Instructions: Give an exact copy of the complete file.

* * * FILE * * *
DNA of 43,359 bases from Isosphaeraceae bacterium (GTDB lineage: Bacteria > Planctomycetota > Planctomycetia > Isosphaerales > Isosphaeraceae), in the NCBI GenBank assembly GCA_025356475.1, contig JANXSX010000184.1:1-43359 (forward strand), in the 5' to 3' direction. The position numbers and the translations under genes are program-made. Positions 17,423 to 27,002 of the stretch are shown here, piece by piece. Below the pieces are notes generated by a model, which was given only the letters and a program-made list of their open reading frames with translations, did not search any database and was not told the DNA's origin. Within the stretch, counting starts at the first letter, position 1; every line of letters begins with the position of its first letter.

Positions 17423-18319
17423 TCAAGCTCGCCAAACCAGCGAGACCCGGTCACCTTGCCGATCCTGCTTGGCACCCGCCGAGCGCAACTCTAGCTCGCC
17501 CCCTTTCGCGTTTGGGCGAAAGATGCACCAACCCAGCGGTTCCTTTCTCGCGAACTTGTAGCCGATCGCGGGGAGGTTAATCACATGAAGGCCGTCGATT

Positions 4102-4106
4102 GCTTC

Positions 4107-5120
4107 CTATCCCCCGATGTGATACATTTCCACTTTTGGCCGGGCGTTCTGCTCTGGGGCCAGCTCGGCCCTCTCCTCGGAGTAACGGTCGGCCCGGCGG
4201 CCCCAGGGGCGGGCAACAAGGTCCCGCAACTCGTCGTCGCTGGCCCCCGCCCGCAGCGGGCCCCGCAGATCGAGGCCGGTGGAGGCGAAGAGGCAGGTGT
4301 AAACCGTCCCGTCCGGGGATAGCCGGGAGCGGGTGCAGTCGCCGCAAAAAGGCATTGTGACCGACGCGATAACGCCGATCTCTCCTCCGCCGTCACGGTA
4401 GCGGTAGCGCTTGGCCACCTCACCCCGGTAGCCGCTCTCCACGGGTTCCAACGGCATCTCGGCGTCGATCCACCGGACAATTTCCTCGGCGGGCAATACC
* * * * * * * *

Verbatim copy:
DNA of 43,359 bases from Isosphaeraceae bacterium (GTDB lineage: Bacteria > Planctomycetota > Planctomycetia > Isosphaerales > Isosphaeraceae), in the NCBI GenBank assembly GCA_025356475.1, contig JANXSX010000184.1:1-43359 (forward strand), in the 5' to 3' direction. The position numbers and the translations under genes are program-made. Positions 17,423 to 27,002 of the stretch are shown here, piece by piece. Below the pieces are notes generated by a model, which was given only the letters and a program-made list of their open reading frames with translations, did not search any database and was not told the DNA's origin. Within the stretch, counting starts at the first letter, position 1; every line of letters begins with the position of its first letter.

Positions 17423-18319
17423 TCAAGCTCGCCAAACCAGCGAGACCCGGTCACCTTGCCGATCCTGCTTGGCACCCGCCGAGCGCAACTCTAGCTCGCC
17501 CCCTTTCGCGTTTGGGCGAAAGATGCACCAACCCAGCGGTTCCTTTCTCGCGAACTTGTAGCCGATCGCGGGGAGGTTAATCACATGAAGGCCGTCGATT

Positions 4102-4106
4102 GCTTC

Positions 4107-5120
4107 CTATCCCCCGATGTGATACATTTCCACTTTTGGCCGGGCGTTCTGCTCTGGGGCCAGCTCGGCCCTCTCCTCGGAGTAACGGTCGGCCCGGCGG
4201 CCCCAGGGGCGGGCAACAAGGTCCCGCAACTCGTCGTCGCTGGCCCCCGCCCGCAGCGGGCCCCGCAGATCGAGGCCGGTGGAGGCGAAGAGGCAGGTGT
4301 AAACCGTCCCGTCCGGGGATAGCCGGGAGCGGGTGCAGTCGCCGCAAAAAGGCATTGTGACCGACGCGATAACGCCGATCTCTCCTCCGCCGTCACGGTA
4401 GCGGTAGCGCTTGGCCACCTCACCCCGGTAGCCGCTCTCCACGGGTTCCAACGGCATCTCGGCGTCGATCCACCGGACAATTTCCTCGGCGGGCAATACC